Nishant - 9 months ago 43
CSS Question

# Why do we need Italic/Bold Font Files? What is the difference between HTML Italic/Strong tag and a Font?

Why do we need italic/bold font files if we have <em> <strong> that can italicize and bold respectively ?

Arial Narrow Italic
Arial Narrow Italic Bold

Is there a special scenario where having the file can actually make it more perfect than what browser can render ? For example browser might have a generic way of making italic vs bold however a specific italic/bold file could make it much better ?

How do I actually use them in the application ? For example I need Caslon 540
Caslon 540 italic , and I get two files for both . Do I treat them as entirely different font like

@font-face {
font-family: Caslon;
src: url(fonts/Caslon.ttf);
}

@font-face {
font-family: CaslonItalic;
src: url(fonts/CaslonItalic.ttf);
}


This looks simpler to implement ?

or do I actually have one Font with differnet font:style specification ?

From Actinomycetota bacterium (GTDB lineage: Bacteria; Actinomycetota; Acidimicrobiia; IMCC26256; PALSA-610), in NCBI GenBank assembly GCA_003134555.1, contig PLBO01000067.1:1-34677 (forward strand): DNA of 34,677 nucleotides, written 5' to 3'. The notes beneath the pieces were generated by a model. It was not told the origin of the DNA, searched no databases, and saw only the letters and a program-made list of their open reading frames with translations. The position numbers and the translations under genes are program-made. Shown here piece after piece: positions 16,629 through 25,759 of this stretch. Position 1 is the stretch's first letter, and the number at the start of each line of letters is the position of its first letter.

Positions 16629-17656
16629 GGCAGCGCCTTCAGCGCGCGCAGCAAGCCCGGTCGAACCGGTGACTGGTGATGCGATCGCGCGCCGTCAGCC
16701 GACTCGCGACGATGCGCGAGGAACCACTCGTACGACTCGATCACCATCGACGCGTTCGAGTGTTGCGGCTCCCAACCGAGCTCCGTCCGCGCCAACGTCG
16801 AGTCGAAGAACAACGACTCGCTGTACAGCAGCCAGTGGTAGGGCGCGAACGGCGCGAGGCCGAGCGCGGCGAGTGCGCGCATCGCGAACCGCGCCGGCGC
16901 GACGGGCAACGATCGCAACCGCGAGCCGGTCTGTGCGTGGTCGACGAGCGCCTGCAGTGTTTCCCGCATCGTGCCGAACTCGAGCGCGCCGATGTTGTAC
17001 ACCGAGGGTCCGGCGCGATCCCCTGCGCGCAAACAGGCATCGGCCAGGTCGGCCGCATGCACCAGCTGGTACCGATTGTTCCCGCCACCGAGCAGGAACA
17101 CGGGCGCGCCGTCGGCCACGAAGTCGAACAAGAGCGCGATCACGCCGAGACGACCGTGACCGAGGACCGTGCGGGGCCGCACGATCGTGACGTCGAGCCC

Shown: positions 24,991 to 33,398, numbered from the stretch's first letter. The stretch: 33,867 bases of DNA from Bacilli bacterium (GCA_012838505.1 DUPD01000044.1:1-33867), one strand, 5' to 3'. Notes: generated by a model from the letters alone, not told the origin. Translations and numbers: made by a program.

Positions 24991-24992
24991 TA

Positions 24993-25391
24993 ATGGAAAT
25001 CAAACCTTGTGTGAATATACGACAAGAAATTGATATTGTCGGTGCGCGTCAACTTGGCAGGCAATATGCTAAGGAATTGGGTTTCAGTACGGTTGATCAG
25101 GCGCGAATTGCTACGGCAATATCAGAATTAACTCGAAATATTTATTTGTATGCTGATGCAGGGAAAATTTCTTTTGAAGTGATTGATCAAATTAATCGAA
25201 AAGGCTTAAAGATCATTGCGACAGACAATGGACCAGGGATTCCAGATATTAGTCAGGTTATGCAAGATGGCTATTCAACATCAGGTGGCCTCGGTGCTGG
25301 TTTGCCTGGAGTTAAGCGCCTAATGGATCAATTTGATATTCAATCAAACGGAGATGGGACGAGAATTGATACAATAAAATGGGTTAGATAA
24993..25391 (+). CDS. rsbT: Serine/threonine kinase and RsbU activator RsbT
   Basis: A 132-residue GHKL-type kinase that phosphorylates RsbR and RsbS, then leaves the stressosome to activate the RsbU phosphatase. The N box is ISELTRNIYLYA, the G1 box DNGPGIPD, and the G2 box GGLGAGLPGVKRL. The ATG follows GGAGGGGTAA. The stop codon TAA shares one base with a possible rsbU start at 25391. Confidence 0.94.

@font-face {
font-family: Caslon;
src: url(fonts/Caslon.ttf);
}

@font-face {
font-family: Caslon;
src: url(fonts/CaslonItalic.ttf);
font-style: italics;
}


Does this have an overhead that you need to have a font-style:italics embedded into each element's html attribute or would automatically detect that its CaslonItalics ?

There is a somewhat similar question in its essence here : <strong> vs. font-weight:bold & <em> vs. font-style:italic

1. The end-user's browser may not have the font installed. Remember, the content is being rendered client-side, not server-side.
2. There may be something about your content that requires some aspect of the specific typeface (odd kerning, specific sizes available, special characters, etc.) for best readability.
3. The <i>, <em>, etc, HTML tags don't do anything to the typeface at all -- they tell the client how they should be rendered, and the client chooses the appropriate typeface.
4. You can use CSS to tell the rendering engine to use a particular typeface for italics, like i, em { font-family: Caslon; }'. This is discouraged, though, because you're taking choice away from the reader -- who may not like your typeface choice.